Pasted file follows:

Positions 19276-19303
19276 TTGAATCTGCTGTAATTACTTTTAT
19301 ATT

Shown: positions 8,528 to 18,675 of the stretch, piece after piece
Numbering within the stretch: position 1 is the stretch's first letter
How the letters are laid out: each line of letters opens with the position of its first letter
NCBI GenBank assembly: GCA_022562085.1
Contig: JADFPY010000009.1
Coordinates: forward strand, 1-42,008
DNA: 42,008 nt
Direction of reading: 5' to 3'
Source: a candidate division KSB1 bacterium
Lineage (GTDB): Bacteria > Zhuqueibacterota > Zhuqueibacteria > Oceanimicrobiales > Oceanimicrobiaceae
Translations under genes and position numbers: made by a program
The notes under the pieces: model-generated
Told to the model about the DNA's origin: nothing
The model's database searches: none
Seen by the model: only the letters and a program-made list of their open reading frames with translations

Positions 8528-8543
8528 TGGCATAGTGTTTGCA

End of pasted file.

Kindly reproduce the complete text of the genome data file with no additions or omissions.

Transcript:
Positions 19276-19303
19276 TTGAATCTGCTGTAATTACTTTTAT
19301 ATT

Shown: positions 8,528 to 18,675 of the stretch, piece after piece
Numbering within the stretch: position 1 is the stretch's first letter
How the letters are laid out: each line of letters opens with the position of its first letter
NCBI GenBank assembly: GCA_022562085.1
Contig: JADFPY010000009.1
Coordinates: forward strand, 1-42,008
DNA: 42,008 nt
Direction of reading: 5' to 3'
Source: a candidate division KSB1 bacterium
Lineage (GTDB): Bacteria > Zhuqueibacterota > Zhuqueibacteria > Oceanimicrobiales > Oceanimicrobiaceae
Translations under genes and position numbers: made by a program
The notes under the pieces: model-generated
Told to the model about the DNA's origin: nothing
The model's database searches: none
Seen by the model: only the letters and a program-made list of their open reading frames with translations

Positions 8528-8543
8528 TGGCATAGTGTTTGCA